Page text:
September 16, 2010

So the Joaquin Phoenix "I'm Still Here" thing was an act, which everybody pretty much knew...

... except Roger Ebert (kind of), who gave it a terrible review, which everyone else did too. So now, the director (Casey Affleck) is trying to claw his way back into respectability by taking the stage to tell us it was a Borat-ish fake, except that no one cares anymore, because the film wasn't entertaining, partly because it made the few people who saw it feel bad about the druggy dissolution of a once-great actor.

Well, so maybe it could become entertaining now that Affleck has unburdened us of the sadness we felt to see Phoenix fall — a burden, Affleck had to know, hit people with the additional weight of reminding them of the death of Joaquin's brother River — and we know that Joaquin is acting!

But when Joaquin was traveling about making the film, clips leaked out, people suspected it was an act, and the clips weren't funny then, which I suspect is why they decided to put the film together in a way that deprived the audience of the ability to confirm that it was an act. Make it a puzzle. Stir people up. But that didn't work.

It's so pathetic to try to get a second chance at attracting attention to your movie. But we're all glad, I take it, that Joaquin's okay. Now, will somebody give the actor a script?


Gary said...

So does this mean that wasn't really Johnny Cash in "I Walk The Line"?

Dead Julius said...
This comment has been removed by the author.
Dead Julius said...

Huh? Who is Joaquin Phoenix that I should be mindful of him? Wasn't he the young Indiana Jones, and didn't he die back in the daze of heroin chic?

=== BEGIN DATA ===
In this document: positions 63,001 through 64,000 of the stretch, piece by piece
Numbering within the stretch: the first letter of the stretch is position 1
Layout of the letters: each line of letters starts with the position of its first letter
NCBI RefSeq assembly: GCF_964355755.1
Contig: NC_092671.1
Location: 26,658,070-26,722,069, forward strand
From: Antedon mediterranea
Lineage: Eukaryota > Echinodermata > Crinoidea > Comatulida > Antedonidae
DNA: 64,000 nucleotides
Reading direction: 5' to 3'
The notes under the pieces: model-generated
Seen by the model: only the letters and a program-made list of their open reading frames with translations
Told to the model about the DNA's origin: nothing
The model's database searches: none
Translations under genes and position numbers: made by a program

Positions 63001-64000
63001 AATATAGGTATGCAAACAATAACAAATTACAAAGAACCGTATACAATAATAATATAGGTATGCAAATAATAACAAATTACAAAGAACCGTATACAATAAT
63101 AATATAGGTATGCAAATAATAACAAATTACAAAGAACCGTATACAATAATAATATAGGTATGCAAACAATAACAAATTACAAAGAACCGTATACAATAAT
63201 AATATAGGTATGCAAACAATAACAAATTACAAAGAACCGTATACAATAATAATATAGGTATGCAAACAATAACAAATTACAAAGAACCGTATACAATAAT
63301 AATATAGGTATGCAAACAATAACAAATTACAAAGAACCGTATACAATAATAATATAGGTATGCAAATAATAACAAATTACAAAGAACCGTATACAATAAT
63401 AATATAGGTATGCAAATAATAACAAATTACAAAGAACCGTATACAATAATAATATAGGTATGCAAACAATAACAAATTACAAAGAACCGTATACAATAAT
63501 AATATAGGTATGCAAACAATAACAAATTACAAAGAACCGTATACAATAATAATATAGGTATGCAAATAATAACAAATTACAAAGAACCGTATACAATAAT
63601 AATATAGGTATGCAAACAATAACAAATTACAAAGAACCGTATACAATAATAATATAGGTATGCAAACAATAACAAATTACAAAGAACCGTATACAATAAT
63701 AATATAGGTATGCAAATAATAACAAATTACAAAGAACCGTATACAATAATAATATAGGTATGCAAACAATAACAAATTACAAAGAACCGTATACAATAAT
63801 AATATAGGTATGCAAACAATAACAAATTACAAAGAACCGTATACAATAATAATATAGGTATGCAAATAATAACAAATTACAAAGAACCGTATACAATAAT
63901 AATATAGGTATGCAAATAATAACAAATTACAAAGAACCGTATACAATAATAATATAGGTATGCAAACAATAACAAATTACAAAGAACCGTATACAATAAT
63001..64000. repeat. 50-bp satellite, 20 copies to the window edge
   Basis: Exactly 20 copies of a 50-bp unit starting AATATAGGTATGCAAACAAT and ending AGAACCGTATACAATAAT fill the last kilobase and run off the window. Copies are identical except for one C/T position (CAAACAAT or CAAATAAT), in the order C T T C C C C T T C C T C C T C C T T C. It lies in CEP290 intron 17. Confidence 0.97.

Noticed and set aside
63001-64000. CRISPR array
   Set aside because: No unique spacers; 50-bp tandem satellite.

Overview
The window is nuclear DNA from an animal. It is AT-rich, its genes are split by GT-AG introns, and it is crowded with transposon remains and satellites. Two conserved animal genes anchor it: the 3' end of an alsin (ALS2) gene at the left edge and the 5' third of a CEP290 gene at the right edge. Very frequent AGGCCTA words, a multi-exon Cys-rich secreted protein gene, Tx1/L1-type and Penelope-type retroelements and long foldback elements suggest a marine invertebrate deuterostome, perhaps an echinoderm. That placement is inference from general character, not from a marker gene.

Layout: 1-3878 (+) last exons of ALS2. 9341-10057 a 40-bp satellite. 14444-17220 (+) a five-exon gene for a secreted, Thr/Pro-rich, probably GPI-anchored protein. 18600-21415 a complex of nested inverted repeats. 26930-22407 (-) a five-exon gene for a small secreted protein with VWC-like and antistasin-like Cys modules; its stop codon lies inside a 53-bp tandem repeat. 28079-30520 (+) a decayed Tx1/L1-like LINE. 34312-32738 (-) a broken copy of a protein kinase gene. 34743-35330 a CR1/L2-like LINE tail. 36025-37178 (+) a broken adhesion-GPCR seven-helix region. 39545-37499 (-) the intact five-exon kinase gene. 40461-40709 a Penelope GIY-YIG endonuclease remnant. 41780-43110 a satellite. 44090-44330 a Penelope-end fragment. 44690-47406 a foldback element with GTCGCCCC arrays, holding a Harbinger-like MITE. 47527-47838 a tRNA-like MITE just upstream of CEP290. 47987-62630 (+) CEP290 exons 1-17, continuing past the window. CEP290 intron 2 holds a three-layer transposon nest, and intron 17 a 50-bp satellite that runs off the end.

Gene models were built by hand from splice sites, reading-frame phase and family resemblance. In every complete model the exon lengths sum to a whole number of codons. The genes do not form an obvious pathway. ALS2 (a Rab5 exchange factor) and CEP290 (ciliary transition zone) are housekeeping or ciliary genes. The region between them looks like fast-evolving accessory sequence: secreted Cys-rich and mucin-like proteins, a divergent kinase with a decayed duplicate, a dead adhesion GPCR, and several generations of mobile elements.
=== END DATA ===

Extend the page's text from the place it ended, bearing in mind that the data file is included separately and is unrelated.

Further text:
Oh wait... I just looked him up on Wikipedia, and I know the face... that's uh... that's ummm... oh, yeah, that's Commodus! The battle between him and Richard Crowe was one of the epic moments of fake history.

So he's still around, huh? Never would have known if I didn't read it on Althouse. If the title of whatever piece that I had no idea was being performed was "I'm Still Here", then I guess his message was successfully delivered.

tim maguire said...

The brother of a famous actor made a film about the brother of a famous actor and it didn't do well.

Oh well, it beats originality.

Fred4Pres said...

Ho hum.

TRO said...

"Who is Joaquin Phoenix that I should be mindful of him?"

He's the guy who gave Johnny Cash a harelip.

El Pollo Real said...

actors, Borat, fake, lameness, Roger Ebert

What's to like?

Dead Julius said...

Roger Ebert also dissed Kick-Ass, which was such a super-awesome film that I now consider him too old and too crusty to be relevant to modern culture.

I mean he got all upset that an 11-year-old girl was using the words "fuck" and "cunt" without inhibition. What the fuck is wrong with him?

These old geezers don't get it. There is no shame among young people in being crass, especially in artistic shit. Look at Lady Gaga-- she probably wakes up every afternoon and thanks God for another opportunity to debase herself in front of the world.

The young just don't care. They have the sensibility to know when to take things seriously and when it's just performance. And they know that 99.99% of what happens when people talk in public is performance... from Sarah Palin to Brian Williams to Pope Benedict, it's all an act.

From the linked NY Times review, it seems that the Affleck-Phoenix film tried to tap into this and didn't get anywhere. Maybe it was just ahead of its time?

TRO said...

"From the linked NY Times review, it seems that the Affleck-Phoenix film tried to tap into this and didn't get anywhere. Maybe it was just ahead of its time?"

I think it was the opposite . . . it isn't the new hottness it's just old and busted.

ricpic said...

"...a once great actor."

Next thing you're going to be telling us James Dean was a great actor. Come to think of it, James Dean was at least able "to represent" something, no matter how minor key that something was and is. What has JP ever represented? Self-regarding punkishness?

Paco Wové said...

Echoing several other comments, I made it all the way through that post not having any idea who any of those people are (except Roger Ebert).

And still I do not care.

knox said...


I would find your comments insightful, if I didn't know that they are just an act.

knox said...

What has JP ever represented? Self-regarding punkishness?